Now, would you believe that in-between all the other hell I had to deal with during this crazy semester (which is over as of today!), I managed to make very nice progress on 7 more screenshots, and even played around with design for a gamebox using my newly-acquired copy of adobe photoshop...? I'll hold on to the screenie progress, cause you'll be seeing them in the demo soon enough, but take a look at the template for the game box: (See website for image...)

I'm gonna sign off now. There's much to be done. Stay spacie, cyberspace jockies!

- Johnathon & the Outer Edge Dev Team

Author:  Johnathon [ Wed Jul 18, 2012 12:37 am ]
Post subject:  Re: "The Outer Edge of Earnon..."


July 17th, 2012

Space Questers!

I've decided to make this update a couple weeks early. I've got quite a few things to share with you, but first, I want to give you a good, STRONG reminder to go to, if you haven't done so, and PLEDGE a few buckazoids to help the Two Guys improve the new SpaceVenture, starring Ace Hardway!!! They have listed on their website a set of goal promises for specific features, provided they can receive enough funding (examples include translation of the final game into other lagnuages, and things like extra mini games and pixar-quality 3d character animations.)

Now for the status update:

Roger is... blonde...?


Yes, after quite a bit of contemplation, awhile back, I had decided that, while this game will ring true to the classic SCI art atmosphere, I should make Roger's hair blonde, because... well... do I really need to explain it to you? Nah, didn't think so. Though, when I'd finally decided to go back and change the screens I'd released prior, to make Roger's hair blonde, I realized that the whole strawberry red face and yogurt yellow hair provided by the original 16 colors just wasn't cutting it for me; so I proceeded to toy around with a most unforgiveable and HEINOUSLY WICKED idea, one which purists everywhere will no doubt find unforgivable of an offense...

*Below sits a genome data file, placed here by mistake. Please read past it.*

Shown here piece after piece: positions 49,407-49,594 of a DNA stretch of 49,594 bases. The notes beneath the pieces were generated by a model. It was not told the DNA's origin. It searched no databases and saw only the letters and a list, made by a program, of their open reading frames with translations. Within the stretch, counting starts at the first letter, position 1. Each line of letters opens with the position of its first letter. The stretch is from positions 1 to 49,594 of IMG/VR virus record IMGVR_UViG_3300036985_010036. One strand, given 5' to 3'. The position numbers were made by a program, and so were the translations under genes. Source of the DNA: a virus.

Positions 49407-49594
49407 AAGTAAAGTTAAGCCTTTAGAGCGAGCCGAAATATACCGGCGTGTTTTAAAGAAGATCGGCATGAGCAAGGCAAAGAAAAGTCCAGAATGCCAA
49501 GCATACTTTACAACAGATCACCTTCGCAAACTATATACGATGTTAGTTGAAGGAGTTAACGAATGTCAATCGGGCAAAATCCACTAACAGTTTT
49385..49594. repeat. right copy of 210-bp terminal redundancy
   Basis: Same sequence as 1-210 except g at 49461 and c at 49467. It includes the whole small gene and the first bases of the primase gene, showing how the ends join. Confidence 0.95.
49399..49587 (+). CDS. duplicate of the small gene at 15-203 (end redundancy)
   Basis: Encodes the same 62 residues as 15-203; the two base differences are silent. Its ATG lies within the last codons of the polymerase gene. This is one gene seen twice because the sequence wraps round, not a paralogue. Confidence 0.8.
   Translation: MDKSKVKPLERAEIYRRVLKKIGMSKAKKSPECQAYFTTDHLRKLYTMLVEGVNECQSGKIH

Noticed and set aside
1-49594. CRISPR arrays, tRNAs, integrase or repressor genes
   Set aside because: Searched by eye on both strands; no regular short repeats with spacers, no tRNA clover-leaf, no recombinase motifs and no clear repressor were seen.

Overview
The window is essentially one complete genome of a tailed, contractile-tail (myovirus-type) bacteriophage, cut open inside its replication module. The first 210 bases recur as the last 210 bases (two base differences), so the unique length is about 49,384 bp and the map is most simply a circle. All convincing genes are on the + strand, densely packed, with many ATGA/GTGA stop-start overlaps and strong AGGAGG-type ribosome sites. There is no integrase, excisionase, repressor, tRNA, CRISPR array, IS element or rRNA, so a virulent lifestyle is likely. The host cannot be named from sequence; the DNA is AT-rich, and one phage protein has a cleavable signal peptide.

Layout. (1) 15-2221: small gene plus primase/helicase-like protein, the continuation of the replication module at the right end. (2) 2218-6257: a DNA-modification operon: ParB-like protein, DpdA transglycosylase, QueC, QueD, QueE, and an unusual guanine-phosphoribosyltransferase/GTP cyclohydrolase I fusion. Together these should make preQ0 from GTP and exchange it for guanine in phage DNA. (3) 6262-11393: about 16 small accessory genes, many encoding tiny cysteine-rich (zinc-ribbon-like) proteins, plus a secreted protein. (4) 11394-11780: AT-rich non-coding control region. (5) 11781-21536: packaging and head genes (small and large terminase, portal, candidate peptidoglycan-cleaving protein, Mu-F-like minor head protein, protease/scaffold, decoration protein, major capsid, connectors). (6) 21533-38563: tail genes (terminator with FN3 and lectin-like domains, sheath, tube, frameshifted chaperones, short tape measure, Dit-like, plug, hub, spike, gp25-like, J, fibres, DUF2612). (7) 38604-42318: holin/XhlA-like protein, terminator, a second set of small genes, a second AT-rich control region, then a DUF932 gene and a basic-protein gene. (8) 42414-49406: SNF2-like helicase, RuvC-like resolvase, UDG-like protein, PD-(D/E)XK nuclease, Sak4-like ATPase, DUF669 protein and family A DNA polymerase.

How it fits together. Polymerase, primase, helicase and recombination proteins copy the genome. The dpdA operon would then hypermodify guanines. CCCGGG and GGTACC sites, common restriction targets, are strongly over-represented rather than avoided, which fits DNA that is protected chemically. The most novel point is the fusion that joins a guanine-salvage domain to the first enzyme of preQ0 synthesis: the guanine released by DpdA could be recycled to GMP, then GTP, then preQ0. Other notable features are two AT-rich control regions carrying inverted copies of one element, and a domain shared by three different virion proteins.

"Super SCI" means... 20 colors?!


Yes, after experimenting with color values over a two-day weekend (not the entire time, folks, the rest of the time in-between I was hanging with some local homies and drinking 'Keronian Ale.' Oh, and eating some of the world's greatest 'Monolith Burgers,') I settled upon four additional colors which I reasoned to be crucial for the game. I began rationalizing my rape of the "untouchable, original 16" when I recognized that the official pallette from the 1980's, while possessing some subtractive secondary colors (like purple and green), did not possess the secondary common ORANGE. In my art design I have found this to be quite an awkward setback, and it is also the reason why depicting skin and hair tones is especially difficult to pull off in 16 colors. I wondered to myself, if computer game designers had enjoyed the freedom to expand beyond 16 colors, which ones would they choose? Which shades would be considered most crucial to add to the pallette?

Remaining somewhat of a 'purist'/16-color-enthusiast myself, I proceeded with great care, making special note of pre-existing hue/sat/lum values and blah blah blah... I decided that if I wanted to add any colors, I wanted to add only as few as possible, and only those which complimented the existing ones by sitting on the oppposite end of the color wheel (those that appeared missing); and by systematically mimmicking the original values (only plugging these same values into alternate RGB fields to yield new results), I settled on the four posted above.